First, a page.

Todd Alcott
19 March 2006 @ 03:24 am
Jim Carrey's three best (and most Jim-Carrey-esque) movies.

In all three he plays an overgrown man-child who needs to grow up a little and requires a supernatural force to do so.

The makeup in The Mask is extraordinary, as are the special effects, especially when contrasted with those of Batman, made only five years earlier. Carrey's green mask-head look, with enormous teeth and outsized features works with his face much better than Jack Nicholson's Joker makeup, which, although shocking and disturbing, restricts the movement of one of the most expressive faces in film history. When Carrey moves in his makeup, it seems like nothing more than a slight exaggeration of what Carrey is already capable of. And the way that the live-action elements blend into the CGI looks completely believable. Of course, the subject matter is cartoons, so the CGI doesn't have to look realistic, but the transitional moments are seamless and delightful.

The script, shall we say, favors the moment over long-term coherance, but whatever puts Carrey into the next situation is what we want to see.

Cameron Diaz is extraordinary in the picture, and, except for the dog, is really the only one who's able to keep up with Carrey. It's a shame they haven't done anything else together.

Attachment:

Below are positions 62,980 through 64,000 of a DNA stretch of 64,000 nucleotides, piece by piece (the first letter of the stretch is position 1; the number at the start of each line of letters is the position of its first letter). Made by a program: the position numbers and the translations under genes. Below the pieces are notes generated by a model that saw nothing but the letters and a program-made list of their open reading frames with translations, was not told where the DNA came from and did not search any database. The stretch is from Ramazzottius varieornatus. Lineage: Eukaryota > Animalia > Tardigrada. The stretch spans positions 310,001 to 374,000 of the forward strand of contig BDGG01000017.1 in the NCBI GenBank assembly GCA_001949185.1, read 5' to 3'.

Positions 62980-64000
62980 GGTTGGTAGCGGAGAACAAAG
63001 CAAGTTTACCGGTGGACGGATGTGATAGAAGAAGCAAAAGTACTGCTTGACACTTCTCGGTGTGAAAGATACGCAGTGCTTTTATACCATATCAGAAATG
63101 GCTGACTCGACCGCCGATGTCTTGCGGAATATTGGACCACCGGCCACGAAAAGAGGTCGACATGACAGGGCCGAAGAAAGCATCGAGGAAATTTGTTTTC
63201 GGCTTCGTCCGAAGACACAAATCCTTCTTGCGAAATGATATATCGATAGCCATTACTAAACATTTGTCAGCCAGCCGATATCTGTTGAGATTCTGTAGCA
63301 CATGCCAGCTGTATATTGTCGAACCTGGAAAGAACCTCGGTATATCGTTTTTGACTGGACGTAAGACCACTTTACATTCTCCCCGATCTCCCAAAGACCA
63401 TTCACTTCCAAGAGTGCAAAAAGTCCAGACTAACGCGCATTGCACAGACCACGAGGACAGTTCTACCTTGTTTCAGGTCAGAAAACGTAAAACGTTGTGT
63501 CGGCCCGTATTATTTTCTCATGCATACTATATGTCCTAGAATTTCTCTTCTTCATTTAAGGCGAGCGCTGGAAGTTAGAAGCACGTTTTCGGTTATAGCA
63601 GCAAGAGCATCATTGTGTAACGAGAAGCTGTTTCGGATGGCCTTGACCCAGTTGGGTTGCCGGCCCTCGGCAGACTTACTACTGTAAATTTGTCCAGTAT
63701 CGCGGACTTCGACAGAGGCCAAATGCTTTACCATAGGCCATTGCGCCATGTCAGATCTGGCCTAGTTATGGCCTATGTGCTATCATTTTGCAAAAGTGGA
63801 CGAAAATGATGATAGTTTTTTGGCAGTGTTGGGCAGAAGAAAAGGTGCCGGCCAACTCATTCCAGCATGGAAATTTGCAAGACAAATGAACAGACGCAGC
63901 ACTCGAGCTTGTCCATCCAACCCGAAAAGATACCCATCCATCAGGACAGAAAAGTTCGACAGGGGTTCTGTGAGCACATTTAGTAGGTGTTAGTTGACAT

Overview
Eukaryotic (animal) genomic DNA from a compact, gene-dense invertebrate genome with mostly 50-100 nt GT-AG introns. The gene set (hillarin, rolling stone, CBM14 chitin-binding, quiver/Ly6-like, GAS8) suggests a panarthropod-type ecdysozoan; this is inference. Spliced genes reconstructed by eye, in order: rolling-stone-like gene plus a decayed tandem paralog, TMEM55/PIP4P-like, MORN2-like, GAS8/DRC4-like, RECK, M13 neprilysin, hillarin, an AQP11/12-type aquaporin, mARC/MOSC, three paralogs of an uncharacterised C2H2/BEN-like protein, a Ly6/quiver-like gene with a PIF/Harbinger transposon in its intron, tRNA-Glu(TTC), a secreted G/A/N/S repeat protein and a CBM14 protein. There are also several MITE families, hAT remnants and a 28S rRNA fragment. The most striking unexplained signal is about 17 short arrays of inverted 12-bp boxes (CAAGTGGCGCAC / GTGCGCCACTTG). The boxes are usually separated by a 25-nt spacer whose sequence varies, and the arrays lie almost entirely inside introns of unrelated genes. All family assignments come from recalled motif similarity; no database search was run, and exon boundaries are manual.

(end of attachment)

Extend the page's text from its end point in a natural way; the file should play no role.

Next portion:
Liar Liar is the most purely heartfelt of the three, and the best acted. Everyone from Amanda Donohoe to Swoosie Kurtz to Maura Tierney (who I desperately adore) to Jennifer Tilly are all on the same page. It's not exactly "the world as we know it" in terms of logical cause and effect, but it's a comedy and we'll buy it, again, because we want to see Carrey placed into the next situation.

Astonishingly, it's only 82 minutes long, including the out-takes under the credits. I remember something about the action-climax ending being a very late addition to the movie, and it's definitely the moment least likely to happen in real life, and I'd be curious to know what the original ending was.

Bruce Almighty brings to mind Groundhog Day, which is, of course, one of the greatest screenplays ever shot. Both Bill Murray in Groundhog Day and Carrey in Bruce Almighty self-involved jerks who hate their surroundings and are given a blessing/curse they must deal with and in the process grow souls. Both Murray and Carrey even play TV soft-news guys. Of the two scripts, Groundhog Day works better for me because the curse is unique, the story development completely unpredictable (despite predictability being, essentially, the nature of the curse). In contrast, the script for Bruce Almighty, while very funny scene by scene, seems to take on too much (kind of like its protagonist) and feels like it short-changes its potential. Both movies are about spirituality, but the spirituality in Groundhog Day is presented organically, is heartfelt and deeply moving, whereas the spirituality in Bruce Almighty feels scattershot and forced in comparison.

Jennifer Aniston and Steve Carell hold their own against Carrey, and he has a dog again in this picture, but it's no Jack Russell terrier.
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